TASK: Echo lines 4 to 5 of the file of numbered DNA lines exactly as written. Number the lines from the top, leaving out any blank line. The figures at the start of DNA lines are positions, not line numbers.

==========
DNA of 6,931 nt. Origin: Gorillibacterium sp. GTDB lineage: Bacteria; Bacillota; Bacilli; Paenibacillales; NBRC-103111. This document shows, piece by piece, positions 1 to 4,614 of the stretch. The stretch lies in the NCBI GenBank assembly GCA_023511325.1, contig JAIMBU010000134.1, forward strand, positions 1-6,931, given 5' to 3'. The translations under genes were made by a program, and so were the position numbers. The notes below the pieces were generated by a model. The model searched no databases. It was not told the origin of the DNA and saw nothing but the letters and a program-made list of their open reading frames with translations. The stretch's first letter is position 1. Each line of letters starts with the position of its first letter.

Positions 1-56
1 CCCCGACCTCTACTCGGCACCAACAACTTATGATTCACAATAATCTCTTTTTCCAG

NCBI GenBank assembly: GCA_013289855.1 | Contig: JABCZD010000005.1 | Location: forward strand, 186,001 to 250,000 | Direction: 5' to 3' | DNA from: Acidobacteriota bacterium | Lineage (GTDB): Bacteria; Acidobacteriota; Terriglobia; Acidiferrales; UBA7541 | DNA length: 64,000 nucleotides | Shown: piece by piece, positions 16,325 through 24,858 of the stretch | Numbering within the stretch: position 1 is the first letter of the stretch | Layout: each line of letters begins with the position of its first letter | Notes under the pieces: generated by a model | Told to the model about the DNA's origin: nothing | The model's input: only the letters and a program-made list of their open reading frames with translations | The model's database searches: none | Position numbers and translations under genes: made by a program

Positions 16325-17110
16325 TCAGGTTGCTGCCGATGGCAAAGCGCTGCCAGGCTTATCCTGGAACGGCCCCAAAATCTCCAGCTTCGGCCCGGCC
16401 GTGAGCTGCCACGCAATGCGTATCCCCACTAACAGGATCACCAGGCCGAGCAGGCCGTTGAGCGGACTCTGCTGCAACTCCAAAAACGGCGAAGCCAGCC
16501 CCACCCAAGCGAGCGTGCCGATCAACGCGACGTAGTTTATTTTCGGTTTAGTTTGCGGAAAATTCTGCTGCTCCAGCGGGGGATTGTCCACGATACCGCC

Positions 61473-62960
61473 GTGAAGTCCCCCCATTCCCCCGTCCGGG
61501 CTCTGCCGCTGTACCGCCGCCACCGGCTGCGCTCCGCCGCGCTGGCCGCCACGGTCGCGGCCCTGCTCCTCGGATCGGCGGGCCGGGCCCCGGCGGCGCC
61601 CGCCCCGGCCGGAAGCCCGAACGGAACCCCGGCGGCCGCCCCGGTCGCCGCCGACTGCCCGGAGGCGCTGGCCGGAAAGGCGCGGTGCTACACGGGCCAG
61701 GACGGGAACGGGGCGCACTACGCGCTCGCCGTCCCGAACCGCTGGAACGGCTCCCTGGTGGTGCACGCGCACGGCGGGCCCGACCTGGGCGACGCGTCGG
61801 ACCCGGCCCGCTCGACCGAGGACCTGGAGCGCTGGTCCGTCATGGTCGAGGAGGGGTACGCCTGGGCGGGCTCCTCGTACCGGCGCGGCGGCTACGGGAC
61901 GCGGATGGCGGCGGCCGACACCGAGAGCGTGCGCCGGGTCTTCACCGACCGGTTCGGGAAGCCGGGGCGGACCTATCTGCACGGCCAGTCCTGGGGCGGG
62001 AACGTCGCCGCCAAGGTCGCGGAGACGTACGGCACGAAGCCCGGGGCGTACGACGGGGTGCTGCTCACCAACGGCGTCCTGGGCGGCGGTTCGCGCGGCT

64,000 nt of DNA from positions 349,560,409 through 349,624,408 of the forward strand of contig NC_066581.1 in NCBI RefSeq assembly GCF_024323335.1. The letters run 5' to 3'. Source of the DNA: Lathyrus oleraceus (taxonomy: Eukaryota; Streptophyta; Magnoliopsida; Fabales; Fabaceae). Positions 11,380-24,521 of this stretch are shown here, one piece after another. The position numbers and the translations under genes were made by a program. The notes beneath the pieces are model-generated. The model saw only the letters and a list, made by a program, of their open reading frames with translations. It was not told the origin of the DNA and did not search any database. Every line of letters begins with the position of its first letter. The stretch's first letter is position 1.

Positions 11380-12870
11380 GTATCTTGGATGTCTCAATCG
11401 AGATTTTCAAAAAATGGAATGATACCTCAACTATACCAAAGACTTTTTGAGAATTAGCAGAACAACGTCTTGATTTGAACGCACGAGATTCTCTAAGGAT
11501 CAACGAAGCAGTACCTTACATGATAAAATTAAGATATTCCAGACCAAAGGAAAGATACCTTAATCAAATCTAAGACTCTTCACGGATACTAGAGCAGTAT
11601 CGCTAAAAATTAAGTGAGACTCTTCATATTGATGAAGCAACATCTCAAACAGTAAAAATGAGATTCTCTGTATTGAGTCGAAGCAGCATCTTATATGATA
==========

NCBI GenBank assembly: GCA_013289855.1 | Contig: JABCZD010000005.1 | Location: forward strand, 186,001 to 250,000 | Direction: 5' to 3' | DNA from: Acidobacteriota bacterium | Lineage (GTDB): Bacteria; Acidobacteriota; Terriglobia; Acidiferrales; UBA7541 | DNA length: 64,000 nucleotides | Shown: piece by piece, positions 16,325 through 24,858 of the stretch | Numbering within the stretch: position 1 is the first letter of the stretch | Layout: each line of letters begins with the position of its first letter | Notes under the pieces: generated by a model | Told to the model about the DNA's origin: nothing | The model's input: only the letters and a program-made list of their open reading frames with translations | The model's database searches: none | Position numbers and translations under genes: made by a program

Positions 16325-17110